Paleo or not to Paleo

I am a nutritionist and not a “faddist” – I dislike short term, extreme approaches with regard to the foundation of our wellbeing; food!  So when people ask me if I support the Paleo Way, my general response is “I support many of the fundamental principles of the Paleo Way of Eating.” Before I even discovered Paleo or The Weston A. Price Foundation, I was facilitating my cleanse retreats (note Cleanses , not Detoxes) with Paleo principles long before we had the Paleo label. Why was I using these healthy nutritional principles without knowing they were Paleo 101? Because the reality is that they generate long term, sustainable, optimal health and well being in most individuals.  

What is this Paleo Movement?

It is often referred to as the “cave man diet” because it is about eating the way our ancestors ate back in prehistoric days. Before the agricultural revolution our diet was dominated by meat, saturated and unsaturated fats (from animals, olives, avocados, seeds, nuts, etc.), seasonal vegetables, eggs and a small amount of seasonal fruit. I like to think of it not as the ‘cave man diet’ but the way your grandmother would have eaten as a child: whole foods which are seasonal, local, organic ( there were not a lot of pesticides being sprayed on local farms when your granny was five years old). When farming, processing, and manufacturing began ‘produce’ turned to ‘product’ with the likes of high fructose corn syrup, processed cereals, vegetable oil, and the human body began to develop health challenges. There is an epidemic of insulin resistance, diabetes, cancer, autoimmune diseases, Alzheimer, and increased cellar ageing. You only have to talk to your circle of friends or colleagues to know how quickly these illnesses are advancing in our society. We have evidence based research that clearly links the modern day diet of high sugar, excessively processed proteins and food, and poor quality fats to some of today’s most debilitating illnesses. When I heard Jamie Oliver speak to the world’s great thinkers at a recent TED conference about the effect of hidden sugars it crystallized a fire within me and confirmed many of my Paleo health philosophies. Jamie states, with authority, that it is our children, yes, your children’s generation that are headed in a direction of “dying ten years before us due to dietary related diseases.” How can this be? How can we allow our children be victims of an early death due to what they are putting in their mouth or what we are putting on their plates?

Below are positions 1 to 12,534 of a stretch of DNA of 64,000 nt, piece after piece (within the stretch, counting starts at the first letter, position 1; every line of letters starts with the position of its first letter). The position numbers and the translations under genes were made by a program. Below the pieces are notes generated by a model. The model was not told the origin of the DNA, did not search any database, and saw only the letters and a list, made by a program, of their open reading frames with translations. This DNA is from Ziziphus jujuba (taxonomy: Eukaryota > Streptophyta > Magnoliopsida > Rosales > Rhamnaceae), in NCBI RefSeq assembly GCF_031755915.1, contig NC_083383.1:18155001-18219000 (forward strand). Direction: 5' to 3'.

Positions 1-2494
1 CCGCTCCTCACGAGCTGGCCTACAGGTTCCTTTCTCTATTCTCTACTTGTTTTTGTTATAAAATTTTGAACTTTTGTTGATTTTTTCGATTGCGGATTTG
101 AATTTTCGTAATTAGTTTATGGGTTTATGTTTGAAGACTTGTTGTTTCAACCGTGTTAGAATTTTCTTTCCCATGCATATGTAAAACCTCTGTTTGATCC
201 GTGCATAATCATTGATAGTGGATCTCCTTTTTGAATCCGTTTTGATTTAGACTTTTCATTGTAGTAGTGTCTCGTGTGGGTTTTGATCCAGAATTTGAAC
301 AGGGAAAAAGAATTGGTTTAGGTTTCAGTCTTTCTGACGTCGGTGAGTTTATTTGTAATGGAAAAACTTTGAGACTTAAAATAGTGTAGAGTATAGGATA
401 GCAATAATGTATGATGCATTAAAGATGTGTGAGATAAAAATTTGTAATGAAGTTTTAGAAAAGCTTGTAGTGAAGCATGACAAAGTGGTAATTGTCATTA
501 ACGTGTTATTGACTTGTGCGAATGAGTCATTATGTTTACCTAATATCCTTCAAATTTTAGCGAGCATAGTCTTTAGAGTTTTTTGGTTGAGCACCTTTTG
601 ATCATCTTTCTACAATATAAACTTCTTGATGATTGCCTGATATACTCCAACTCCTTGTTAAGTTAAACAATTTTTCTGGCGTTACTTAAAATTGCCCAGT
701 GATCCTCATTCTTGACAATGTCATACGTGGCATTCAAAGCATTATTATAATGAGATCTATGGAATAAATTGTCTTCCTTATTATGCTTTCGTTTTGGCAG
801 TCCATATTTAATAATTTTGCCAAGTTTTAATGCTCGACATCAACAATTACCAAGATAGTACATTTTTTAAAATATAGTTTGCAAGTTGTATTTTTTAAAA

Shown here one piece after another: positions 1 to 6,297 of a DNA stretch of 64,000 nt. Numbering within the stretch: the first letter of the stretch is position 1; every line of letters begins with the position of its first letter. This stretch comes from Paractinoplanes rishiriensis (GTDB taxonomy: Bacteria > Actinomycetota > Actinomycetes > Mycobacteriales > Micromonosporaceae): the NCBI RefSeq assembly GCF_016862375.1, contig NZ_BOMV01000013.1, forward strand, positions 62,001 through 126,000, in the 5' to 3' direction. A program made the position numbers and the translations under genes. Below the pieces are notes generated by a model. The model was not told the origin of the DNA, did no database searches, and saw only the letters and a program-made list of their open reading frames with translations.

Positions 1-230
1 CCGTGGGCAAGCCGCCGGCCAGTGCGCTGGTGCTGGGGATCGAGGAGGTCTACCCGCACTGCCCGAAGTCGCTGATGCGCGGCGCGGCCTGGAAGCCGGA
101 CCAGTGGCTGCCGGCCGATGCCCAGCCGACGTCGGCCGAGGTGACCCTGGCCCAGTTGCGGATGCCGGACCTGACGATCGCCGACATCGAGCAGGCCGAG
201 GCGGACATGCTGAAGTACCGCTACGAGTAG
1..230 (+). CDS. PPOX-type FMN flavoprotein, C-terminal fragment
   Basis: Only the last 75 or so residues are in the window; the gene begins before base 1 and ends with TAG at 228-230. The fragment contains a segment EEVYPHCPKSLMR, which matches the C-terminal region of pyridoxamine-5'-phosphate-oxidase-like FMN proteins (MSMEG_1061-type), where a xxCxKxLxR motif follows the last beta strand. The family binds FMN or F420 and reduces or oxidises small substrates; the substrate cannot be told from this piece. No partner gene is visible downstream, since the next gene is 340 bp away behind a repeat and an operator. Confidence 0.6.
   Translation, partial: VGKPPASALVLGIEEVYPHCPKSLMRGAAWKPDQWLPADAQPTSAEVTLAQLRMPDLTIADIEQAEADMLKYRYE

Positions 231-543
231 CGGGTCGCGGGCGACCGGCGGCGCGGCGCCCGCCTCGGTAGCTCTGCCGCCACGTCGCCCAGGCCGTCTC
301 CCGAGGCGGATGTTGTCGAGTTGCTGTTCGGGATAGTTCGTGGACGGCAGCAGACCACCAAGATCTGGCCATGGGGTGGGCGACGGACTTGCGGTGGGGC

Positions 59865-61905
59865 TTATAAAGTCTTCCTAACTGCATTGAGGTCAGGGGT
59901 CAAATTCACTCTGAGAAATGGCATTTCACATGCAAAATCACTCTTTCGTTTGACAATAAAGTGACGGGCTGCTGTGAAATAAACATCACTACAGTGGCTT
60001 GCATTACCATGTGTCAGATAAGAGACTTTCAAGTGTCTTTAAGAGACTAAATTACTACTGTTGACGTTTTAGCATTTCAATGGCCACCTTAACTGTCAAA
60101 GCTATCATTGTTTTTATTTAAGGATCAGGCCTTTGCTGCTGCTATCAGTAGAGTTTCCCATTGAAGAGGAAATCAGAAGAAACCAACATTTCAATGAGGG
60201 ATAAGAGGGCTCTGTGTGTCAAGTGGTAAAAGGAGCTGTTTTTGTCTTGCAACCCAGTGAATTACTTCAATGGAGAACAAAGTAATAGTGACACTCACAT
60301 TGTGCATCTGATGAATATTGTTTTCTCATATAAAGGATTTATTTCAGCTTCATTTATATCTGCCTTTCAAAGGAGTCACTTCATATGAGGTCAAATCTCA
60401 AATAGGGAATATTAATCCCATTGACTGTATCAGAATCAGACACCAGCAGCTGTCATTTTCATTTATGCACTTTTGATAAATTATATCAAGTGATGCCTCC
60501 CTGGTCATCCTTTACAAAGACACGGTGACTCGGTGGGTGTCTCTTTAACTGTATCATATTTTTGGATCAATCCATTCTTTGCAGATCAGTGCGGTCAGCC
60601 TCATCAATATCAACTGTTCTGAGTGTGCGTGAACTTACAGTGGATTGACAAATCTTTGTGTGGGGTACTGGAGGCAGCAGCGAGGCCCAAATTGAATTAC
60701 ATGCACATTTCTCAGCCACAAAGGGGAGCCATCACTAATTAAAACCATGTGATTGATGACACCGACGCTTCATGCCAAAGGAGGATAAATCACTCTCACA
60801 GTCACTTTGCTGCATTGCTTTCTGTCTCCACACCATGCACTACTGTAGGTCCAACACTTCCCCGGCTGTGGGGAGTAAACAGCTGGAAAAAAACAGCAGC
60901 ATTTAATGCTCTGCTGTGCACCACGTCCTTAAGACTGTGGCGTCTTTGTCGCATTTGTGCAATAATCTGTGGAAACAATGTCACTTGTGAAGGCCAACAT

Why does this Paleo approach work?

When we consume less sugar and starch, along with more quality protein and fats, our bodies function and metabolise our food and nutrients the way nature intended us to. Please note I didn’t say high volumes of protein and fat, I wrote “quality protein and fats”, as too much protein and fat are unhealthy for us too. Processed, sugary foods require different metabolic process than what are bodies were designed for at inception, 10,000 years ago. Our genes are the same, but our food is vastly different. Our body’s biochemistry is the same, but our waistlines are vastly different. Most of us reading this blog, are not high performance athletes and do not require the amount of carbohydrates that the average Australia is consuming every day. Paleo is not for the super athlete, pregnant woman or children, it is for the everyday person who exercises a few times a week, works, and is interested in wellness prevention. I encourage you to think of a Paleo lifestyle with adding so much good into your diet that you forget or you are not hungry for the bad. Eating quality proteins like grass fed beef, pork, lamb, chicken, wild caught fish, eggs, nuts, seed and healthy fats like coconut oil, ghee, organic butter, olive oils and nut oils, olives into your diet that provide you with a satiating feeling. When you eat like this you do not have room for sugar and starches like processed cereals, packaged breads, pastas, lollies, ‘healthy muesli bars’, sugary yogurts, ‘energy health drinks”. Think about this concept…You can easily become addicted to the morphine like substances that are in sugary foods and eat 10 Tim Tams, but you very rarely hear of someone eating 10 pieces of beef fillet in one sitting. I can bet that you have not heard of anyone eating a bowl full of green vegetables that have been lightly sautéed in macadamia nut oil getting “wired up” on a sugar like high then crashing into a sugar ‘low’ . Paleo eating is essentially cutting out all processed foods and if you follow that approach you cannot help but begin eating vital, nutrient dense, clean foods, not to mention the ethical and environmental impact on our food supply. As the wonderful Costa Georgiadis so rightly states, “If it comes out of a plastic wrapper and a box, it cannot be food full of life and vitality. Live stuff doesn’t come out of plastic- dead stuff does. And what if you eat it? You become deader!”